« An Effective Measure on Piracy? | Main | 29th St. Rep Loses Performance Space »

"Based on a True Story": What Does it Mean For You?


Online at Filmmaker Magazine's website, Shelley H. Surpin, Esq. has written a piece about some of the challenges specific to filmmakers who are making movies about real people.

Surpin writes, "I am often asked by producers, writers and directors if they need to acquire the 'life-story rights' of a particular person whose story they would like to develop... However there really is no such thing as 'a life-story right.' The pattern of incidents comprising a person's life is not a piece of property — not even intellectual property to be copyrighted, trademarked or patented. This truth does not give a free pass to the filmmaker wishing to exploit another's life narrative but rather uncovers the entrance to a thicket of issues."

The article delves into the complex legal issues associated with turning one person's life into another person's art, and while the advice is aimed primarily at the filmmaker behind the camera, Surpin has prompted Blog Stage to think about what it means for actors to take on the task of playing a real person instead of a purely fictional character.


Biopics, from Citizen Kane to Capote, have always been popular. And in recent years, it seems, playing a historical figure on screen equals a guaranteed Oscar nomination.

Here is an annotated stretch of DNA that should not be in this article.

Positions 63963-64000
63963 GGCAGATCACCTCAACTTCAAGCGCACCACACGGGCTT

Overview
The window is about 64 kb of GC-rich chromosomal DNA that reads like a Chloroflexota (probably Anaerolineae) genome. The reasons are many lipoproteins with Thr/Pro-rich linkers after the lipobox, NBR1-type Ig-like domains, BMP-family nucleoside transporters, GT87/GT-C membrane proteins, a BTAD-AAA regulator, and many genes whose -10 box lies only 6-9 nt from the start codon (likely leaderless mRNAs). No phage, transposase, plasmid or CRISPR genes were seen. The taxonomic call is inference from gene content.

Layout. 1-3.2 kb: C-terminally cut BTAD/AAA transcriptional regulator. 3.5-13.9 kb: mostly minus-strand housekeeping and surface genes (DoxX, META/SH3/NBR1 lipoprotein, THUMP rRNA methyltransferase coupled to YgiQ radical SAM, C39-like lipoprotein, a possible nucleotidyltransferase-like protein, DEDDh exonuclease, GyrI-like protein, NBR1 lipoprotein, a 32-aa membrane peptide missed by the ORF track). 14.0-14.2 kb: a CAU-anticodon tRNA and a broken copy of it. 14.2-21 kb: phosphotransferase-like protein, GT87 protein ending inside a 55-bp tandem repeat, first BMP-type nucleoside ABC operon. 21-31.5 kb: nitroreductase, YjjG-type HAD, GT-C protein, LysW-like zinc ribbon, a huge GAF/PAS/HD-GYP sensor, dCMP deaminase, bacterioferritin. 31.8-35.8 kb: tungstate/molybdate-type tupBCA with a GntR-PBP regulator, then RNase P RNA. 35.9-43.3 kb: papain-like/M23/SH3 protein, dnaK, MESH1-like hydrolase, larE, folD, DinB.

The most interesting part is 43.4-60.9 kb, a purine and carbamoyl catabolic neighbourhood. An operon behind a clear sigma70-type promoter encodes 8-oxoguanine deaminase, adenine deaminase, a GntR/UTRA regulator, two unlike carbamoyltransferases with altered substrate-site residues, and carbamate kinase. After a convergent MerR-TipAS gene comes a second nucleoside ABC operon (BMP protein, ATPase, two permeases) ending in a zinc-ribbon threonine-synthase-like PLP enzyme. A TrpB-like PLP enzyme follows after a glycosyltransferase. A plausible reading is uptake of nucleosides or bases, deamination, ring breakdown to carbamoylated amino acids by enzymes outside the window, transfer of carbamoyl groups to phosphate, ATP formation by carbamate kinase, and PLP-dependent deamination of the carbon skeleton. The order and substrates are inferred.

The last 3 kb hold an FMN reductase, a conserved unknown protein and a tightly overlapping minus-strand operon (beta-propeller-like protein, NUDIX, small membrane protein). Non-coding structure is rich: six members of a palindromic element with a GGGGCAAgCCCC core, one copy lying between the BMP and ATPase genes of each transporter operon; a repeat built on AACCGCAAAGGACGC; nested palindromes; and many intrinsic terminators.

"When a famous person like Jamie Foxx does a great job portraying another famous person like Ray Charles, academy members think, 'Wow! That's acting!' " film critic Pete Hammond told writer Tom O'Neil (The Envelope) the year that Helen Mirren, Forest Whitaker, and others were honored for their portrayals of true-life characters.   "They have something to measure it against. The trend of rewarding those kinds of performances is now getting so out of hand that soon they'll have to change the name of the award from best actor to best celebrity impersonation."

Beyond impersonation, though, playing a real person sometimes requires the same skills that made that person notable in the first place. For example, Joaquin Phoenix learned to sing and play guitar (and also became an alcoholic) to embody the late country singer Johnny Cash in Walk the Line.


Stars of sports, music, arts, theatre, film, business, politics -- all have been the subjects of films "based on a true story." Aside from the legal or physical demands of the role, what about the more abstract moral issues presented in fairly and accurately portraying someone who, alive or dead, probably affected people and already left a legacy of their own? Should actors, as well as writers and directors, always have the blessing of those they are portraying? Should they try to accurately imitate the person, or create a new character through their performance?

Have you ever played a real-life historical figure on stage or screen? What are the specific challenges you've faced as a result? Leave a comment below and let us know!

-- Daniel Lehman

Pop Quiz: Is the musician pictured above Ray Charles, or Jamie Foxx? Take your time.

Dig This


TrackBack URL for this entry:

Listed below are links to weblogs that reference "Based on a True Story": What Does it Mean For You?:


The comments to this entry are closed.